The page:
This eclectic bath got a one-of-a-kind floor with a pebble-tile "rug" created with mesh-back river rock tile squares. Using just a few pieces of the more expensive pebble tile adds a luxe touch to the bathroom without adding much to the remodeling costs. The pebble tiles are the same color as the border tile, which creates an uninterrupted visual plane along the floor -- and helps the small bath feel larger.
Simple subway tiles give this walk-in shower's modern design a classic feel. A painting, coated with a polyurethane sealer to waterproof it, creates a focal point on the back wall. Although this shower is open, it is wide enough that overspray is not a problem.
It took two rounds of remodeling to take this 5x5-foot powder room from basic to fantastic. The thoughtful planning strategy allowed the homeowners to make updates gradually (a smart spending strategy).
With just a few affordable changes, this powder room got an elegant new look. A slender pedestal sink adds a graceful shape to the room without taking up much space. The easy-to-clean wainscoting behind the sink adds a pretty architectural element in this small bath. Installing the painted beaded board just past the midpoint of the wall draws the eye up and lends a sense of height and a layer of charm.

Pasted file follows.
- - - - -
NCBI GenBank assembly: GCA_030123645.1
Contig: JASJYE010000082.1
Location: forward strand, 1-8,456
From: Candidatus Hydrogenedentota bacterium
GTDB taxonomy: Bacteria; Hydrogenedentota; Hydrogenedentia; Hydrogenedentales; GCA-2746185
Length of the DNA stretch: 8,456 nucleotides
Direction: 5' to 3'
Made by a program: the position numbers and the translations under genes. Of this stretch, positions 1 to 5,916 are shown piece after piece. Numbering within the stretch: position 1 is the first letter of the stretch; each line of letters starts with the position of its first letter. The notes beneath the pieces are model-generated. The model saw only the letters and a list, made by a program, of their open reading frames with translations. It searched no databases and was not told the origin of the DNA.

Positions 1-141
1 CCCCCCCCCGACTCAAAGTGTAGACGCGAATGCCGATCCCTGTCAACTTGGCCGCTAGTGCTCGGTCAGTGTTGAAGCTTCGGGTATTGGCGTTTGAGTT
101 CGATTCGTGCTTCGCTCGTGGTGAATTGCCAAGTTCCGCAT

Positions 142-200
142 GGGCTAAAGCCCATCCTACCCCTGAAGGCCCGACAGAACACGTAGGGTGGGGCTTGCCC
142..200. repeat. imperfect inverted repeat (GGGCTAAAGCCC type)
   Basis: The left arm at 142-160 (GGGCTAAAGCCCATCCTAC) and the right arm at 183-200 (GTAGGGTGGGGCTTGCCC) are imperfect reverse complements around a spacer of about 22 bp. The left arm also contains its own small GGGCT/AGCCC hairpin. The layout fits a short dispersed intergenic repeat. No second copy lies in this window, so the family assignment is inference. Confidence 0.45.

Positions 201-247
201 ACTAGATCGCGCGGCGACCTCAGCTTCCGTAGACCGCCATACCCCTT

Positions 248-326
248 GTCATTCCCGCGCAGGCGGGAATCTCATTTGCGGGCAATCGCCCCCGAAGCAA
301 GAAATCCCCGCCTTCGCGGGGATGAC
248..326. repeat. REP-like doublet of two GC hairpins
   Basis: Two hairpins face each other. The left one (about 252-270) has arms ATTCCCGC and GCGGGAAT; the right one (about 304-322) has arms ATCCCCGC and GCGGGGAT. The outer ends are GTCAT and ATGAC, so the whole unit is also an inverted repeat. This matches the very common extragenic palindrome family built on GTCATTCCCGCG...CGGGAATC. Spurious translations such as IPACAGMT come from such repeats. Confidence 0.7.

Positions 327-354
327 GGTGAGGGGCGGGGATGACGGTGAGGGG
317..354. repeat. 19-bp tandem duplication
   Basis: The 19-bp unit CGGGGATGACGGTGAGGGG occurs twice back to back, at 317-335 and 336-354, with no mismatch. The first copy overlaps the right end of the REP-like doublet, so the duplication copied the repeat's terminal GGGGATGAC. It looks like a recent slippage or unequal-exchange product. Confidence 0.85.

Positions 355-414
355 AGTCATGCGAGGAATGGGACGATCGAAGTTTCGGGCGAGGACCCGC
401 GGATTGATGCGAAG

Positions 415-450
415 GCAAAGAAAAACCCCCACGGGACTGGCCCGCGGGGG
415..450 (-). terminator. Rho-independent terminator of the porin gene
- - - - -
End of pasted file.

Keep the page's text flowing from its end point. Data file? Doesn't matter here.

Total Cost: $2,355
A white pedestal sink has a classic and versatile look that will withstand time and trend. With no base cabinet, the simple pedestal on the sink visually opens up the room. The pedestal sink was outfitted with the timeless appeal of a brushed-nickel faucet, and its wide rim is a perfect spot for pretty soaps or a small vase of flowers.
The bold, oversize paisley-pattern wallpaper amps up the small bathroom's style and offers ornate contrast to the simple lines of the wainscoting below.
Storage needs are often minimal in a powder room. Incorporating a small cabinet provides a place to tuck away extra rolls of toilet paper and hand towels. Plus, there's place on top to display decorative accents.
Although this bath was done on a budget, its small footprint didn't require much flooring material, which provided the homeowners an opportunity to splurge a bit. This woven mosaic tile is a perfect complement to the bathroom's style and will wear well. To stretch your budget, surround decorative tile with more affordable plain tile around the perimeter of the room.
The serene, soft green paint visually expands the small room, and the white sink, towels, and robe are crisp counterpoints to the green walls. A rich brown vanity, framed mirror, and accents add drama.
In an ingenious turn, an inexpensive nightstand was turned into a vanity. It's a sophisticated alternative to a stock vanity and offers the look of a higher-end model. The nightstand drawer is still functional and can be used to store small items. A large above-counter sink minimizes splashing, and the nightstand was treated with a lacquer finish to make it water-resistant.
Art doesn't have to be expensive to offer a gallerylike look. A trip to New York City inspired this subway sign art. These signs were made on a computer, printed, and affixed to slim boards with glue, then covered with a decoupage medium.